Spotlight on Dr Daniela De Angeli



Dr Daniela De Angeli is a postdoctoral researcher in human computer interaction, cultural heritage, games and memory studies at the University of Bath. During her doctorate at the Centre for Digital Entertainment (CDE), she explored how authenticity and entertainment can coexist in contemporary museums through game creation and game play. She is currently investigating the use of games to stimulate dialogue and social reflection in difficult heritage sites.

We caught up with Daniela to find out more about her recent publications and research, with CAMERA Co-Director Prof Eamonn O’Neill, into whether games have a positive influence in players’ behaviour, and if so, how they can be designed for social impact.

In November 2019 Daniela attended the first GAME Science Winter School (GAMES WIS) a residential workshop dedicated to game science (game design, game studies, game theory). GAME WIS was organised by the Game Science Research Center (GAME.SCI RE.CENTER), an inter-university research centre with its headquarters at IMT School of Advanced Studies Lucca. The Centre was created in 2019 with the goal of promoting, supporting and spreading scientific research within the Game Science field. During the event Daniela developed a card game to bring awareness about more sustainable meat consumption. The game will be submitted to the conference “Meaningful Play”

Daniela is also the recipient of an Erasmus+ Staff Mobility Grant to run a study in collaboration with RISE Research Centre and the Cyprus University of Technology. At the end of February 2020, she will visit Cyrpus to: (1) carry out a study to investigate interaction modalities with holograms; (2) run 2 seminars about game research; and (3) support a lecture about inclusive design (i.e. “Design for all”).

Her most recent publications are:

D. De Angeli & E. O’Neill,  Towards a gameful museum: empowering museum professionals via playing and making games, International Journal of the Inclusive Museum.

Many museums are embracing digital technologies as a way to drive visits and remain relevant, yet some are still struggling to re-think their exhibitions and design interactive experiences. In this paper we investigate whether game playing and making can empower museum professionals and promote the design of new interactive experiences. Two case studies were designed with this aim: (1) a game play session with curators of the National Trust UK, and (2) a game-making workshop with museum professionals from a range of institutions. The first case study encouraged dialogue and creativity, supporting the development of a new interactive narrative. Through the second case study, museum professionals gained experience as game developers and increased their confidence with the development of interactive experiences.

The International Journal of the Inclusive Museum addresses the key question: How can the institution of the museum become more inclusive? The journal brings together academics, curators, museum and public administrators, cultural policy makers, and research students to engage in discussions about the historic character and future shape of the museum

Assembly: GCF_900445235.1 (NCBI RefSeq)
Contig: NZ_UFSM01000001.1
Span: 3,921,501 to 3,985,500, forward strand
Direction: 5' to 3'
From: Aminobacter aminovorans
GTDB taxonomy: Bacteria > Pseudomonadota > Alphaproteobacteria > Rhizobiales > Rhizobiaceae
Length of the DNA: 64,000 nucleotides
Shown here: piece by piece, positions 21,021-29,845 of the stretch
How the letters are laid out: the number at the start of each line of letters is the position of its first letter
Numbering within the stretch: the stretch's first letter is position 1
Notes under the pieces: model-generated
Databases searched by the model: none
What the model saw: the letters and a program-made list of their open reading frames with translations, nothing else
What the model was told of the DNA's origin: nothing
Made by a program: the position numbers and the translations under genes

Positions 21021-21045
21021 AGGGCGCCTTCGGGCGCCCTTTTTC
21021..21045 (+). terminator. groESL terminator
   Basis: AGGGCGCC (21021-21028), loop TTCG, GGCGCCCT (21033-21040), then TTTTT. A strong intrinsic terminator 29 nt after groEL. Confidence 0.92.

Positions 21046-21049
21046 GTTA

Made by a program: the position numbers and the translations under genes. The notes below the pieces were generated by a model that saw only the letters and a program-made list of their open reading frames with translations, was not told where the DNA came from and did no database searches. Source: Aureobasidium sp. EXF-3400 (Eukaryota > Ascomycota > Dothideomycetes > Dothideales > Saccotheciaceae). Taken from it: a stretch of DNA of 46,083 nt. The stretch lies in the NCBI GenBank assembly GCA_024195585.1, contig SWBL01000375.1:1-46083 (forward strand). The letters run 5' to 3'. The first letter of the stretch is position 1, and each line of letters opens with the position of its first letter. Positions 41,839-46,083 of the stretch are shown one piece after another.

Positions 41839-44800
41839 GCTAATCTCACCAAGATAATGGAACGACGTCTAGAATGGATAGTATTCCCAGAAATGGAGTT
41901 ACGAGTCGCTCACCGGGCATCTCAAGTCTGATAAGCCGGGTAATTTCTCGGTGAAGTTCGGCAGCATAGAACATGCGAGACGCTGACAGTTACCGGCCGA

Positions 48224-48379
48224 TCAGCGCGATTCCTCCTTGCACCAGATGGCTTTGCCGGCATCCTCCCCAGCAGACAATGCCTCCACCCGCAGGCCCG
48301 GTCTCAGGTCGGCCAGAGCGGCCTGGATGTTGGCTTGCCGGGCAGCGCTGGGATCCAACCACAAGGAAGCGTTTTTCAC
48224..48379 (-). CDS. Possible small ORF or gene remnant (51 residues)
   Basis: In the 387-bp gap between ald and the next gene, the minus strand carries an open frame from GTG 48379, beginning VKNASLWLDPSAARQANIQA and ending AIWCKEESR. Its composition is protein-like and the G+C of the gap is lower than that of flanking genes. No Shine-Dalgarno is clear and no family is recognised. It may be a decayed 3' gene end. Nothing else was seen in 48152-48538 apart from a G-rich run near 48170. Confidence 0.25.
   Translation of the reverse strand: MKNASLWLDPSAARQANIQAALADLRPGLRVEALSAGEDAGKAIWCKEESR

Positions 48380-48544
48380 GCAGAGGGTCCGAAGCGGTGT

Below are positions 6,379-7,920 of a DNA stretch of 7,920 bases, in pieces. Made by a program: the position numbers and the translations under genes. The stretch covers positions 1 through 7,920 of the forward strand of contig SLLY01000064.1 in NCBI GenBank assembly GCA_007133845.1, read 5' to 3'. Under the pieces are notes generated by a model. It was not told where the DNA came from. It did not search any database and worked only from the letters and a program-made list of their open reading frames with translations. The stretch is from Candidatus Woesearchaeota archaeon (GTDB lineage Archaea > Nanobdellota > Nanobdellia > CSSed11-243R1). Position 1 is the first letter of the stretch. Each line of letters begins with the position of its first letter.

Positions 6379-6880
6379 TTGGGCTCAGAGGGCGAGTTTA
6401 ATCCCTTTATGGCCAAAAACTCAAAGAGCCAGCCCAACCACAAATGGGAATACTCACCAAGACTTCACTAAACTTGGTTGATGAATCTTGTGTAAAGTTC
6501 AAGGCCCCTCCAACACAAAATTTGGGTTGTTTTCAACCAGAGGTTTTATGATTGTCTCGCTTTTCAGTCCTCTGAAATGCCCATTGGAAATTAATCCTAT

D. De Angeli, R. Kelly & E. O’Neill (in press) Beyond happy-or-not: using emoji to capture visitors’ emotional experience, Curator: The Museum Journal.

Museums are emotionally driven sites. People visit museums to feel and their emotions influence how the museum and its artefacts are perceived. Thus, evaluating emotional states are increasingly important for museums. However, evaluating visitors’ experiences is increasingly challenging, especially with the introduction of new and emerging technology. Moreover, people’s behaviour is not strictly objective and rational. While emotional states are subjective and hard to verbalize or observe, emoji are often used to express emotions on mobile and smartphone messaging applications. In this paper we investigate whether emoji can capture emotional states elicited by museum experiences, supporting traditional methods such as interviews. While other non-verbal self-report methods have been used to evaluate emotions, this is the first tool of this kind designed specifically to measure emotions elicited by museum experiences. We designed a set of 9 emoji illustrating a variety of emotional states beyond happy-or-not. Then, we confirmed that participants understood our emoji’s intended concept using a word association task. Finally, we used our 9 emoji to evaluate an interactive museum experience. We also run interviews and we investigated the correspondence between participants’ comments and the emoji they chose. Through this study we gained a better understanding of how the emoji can be deployed to capture a range of visitors’ emotional experiences. Our findings suggest that emoji can capture which emotional states participants felt beyond the happy-or-not dichotomy, but that they should be complemented with traditional methods such as interviews to understand why specific emotions were felt.

Curator: The Museum Journal is a forum for exploration and debate of urgent issues in the museum field among museum professionals, scholars, and students.

You can find out more about Daniela’s work at www.danieladeangeli.com


Written by CAMERA Centre Coordinator